Description Manufactured by the Aircraft Manufacturing Company, the DH-6 was designed by Geoffrey de Havilland as a trainer aircraft with stable flying characteristics that would be easy both to produce and to maintain. The DH-6 was a gentle aircraft to fly and was regarded as being almost too safe for a trainer because it could be flown with almost no regard to airspeed, could be recovered easily from a stall, was virtually impossible to spin. Its construction, ungraceful lines, and handling characteristics earned it a wide variety of nicknames - "crab", "clockwork mouse", "sky hook" (from its tall perpendicular exhaust pipes), "flying coffin" (from its rectangular plywood cockpit), and "dung hunter" (from the belief that its cockpit resembled an outside toilet).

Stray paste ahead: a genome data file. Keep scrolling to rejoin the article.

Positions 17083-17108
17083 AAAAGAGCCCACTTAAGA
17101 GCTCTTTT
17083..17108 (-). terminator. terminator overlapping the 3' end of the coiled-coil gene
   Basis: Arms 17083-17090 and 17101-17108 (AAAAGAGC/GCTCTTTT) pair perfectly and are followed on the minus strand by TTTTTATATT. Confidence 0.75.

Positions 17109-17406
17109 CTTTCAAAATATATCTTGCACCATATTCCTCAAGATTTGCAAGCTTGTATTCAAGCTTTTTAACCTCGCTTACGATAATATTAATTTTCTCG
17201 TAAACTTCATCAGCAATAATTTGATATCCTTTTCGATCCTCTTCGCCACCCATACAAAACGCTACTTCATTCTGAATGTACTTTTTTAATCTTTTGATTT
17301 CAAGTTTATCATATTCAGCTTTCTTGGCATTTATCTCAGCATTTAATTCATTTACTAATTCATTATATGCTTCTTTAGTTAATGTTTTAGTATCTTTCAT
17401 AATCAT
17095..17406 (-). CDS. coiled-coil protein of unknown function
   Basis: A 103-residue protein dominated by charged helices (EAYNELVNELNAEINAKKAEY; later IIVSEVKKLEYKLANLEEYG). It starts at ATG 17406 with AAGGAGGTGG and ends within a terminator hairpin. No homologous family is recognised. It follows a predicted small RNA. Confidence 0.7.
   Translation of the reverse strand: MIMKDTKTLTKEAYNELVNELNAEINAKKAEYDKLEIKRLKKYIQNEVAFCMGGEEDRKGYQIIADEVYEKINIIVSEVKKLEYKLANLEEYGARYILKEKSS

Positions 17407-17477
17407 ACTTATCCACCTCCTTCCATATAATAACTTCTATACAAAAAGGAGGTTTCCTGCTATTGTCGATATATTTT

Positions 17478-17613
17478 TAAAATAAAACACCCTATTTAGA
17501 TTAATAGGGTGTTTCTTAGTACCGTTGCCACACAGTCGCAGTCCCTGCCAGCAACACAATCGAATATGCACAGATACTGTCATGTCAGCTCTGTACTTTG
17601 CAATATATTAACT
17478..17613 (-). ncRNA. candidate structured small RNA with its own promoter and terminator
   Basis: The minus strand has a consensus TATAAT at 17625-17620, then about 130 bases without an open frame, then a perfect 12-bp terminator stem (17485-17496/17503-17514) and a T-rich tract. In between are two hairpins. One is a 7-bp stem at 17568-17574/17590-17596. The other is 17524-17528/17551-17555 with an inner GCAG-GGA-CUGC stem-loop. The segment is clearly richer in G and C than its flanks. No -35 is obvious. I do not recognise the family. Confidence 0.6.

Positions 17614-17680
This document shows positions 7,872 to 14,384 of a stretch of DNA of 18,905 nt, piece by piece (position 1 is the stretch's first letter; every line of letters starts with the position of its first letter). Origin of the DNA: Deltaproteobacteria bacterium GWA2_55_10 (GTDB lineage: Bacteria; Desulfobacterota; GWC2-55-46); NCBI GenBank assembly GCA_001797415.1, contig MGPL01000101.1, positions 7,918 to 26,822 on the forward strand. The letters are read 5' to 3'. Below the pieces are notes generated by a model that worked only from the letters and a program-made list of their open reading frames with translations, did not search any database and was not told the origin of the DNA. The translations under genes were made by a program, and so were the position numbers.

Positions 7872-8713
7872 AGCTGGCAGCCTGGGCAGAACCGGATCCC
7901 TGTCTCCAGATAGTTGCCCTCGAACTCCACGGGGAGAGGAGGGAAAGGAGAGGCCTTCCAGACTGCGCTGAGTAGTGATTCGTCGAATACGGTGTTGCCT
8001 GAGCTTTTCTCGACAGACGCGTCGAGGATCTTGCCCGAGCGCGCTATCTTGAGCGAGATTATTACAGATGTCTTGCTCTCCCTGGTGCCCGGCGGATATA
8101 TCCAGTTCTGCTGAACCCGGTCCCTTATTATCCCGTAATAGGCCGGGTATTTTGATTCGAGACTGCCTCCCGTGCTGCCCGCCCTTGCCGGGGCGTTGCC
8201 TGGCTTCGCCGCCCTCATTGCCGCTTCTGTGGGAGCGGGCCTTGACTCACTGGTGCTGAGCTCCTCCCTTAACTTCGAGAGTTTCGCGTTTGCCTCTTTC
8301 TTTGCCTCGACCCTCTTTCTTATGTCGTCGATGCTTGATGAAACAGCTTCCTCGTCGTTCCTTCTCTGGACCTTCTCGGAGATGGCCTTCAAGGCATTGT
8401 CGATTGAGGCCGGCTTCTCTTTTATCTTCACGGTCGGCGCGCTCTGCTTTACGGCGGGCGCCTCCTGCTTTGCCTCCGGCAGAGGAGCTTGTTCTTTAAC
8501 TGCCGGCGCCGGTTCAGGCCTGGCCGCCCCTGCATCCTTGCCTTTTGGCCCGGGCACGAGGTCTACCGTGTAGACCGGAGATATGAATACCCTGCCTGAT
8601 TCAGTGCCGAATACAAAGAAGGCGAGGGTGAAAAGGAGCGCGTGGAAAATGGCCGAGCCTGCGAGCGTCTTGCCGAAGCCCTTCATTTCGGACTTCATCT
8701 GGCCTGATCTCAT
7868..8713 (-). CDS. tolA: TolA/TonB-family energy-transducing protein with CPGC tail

• Type: Biplane elementary trainer
  • Entered service: 1916
  • Crew: 2
  • Wing span: 10.95 m
  • Length: 8.32 m
  • Weight (laden): 919 kg
  • Ceiling: 3,048 m
  • Endurance: 4 hrs
  • Speed: 106.2 km/h
  • Armament: Nil

Airco DH-6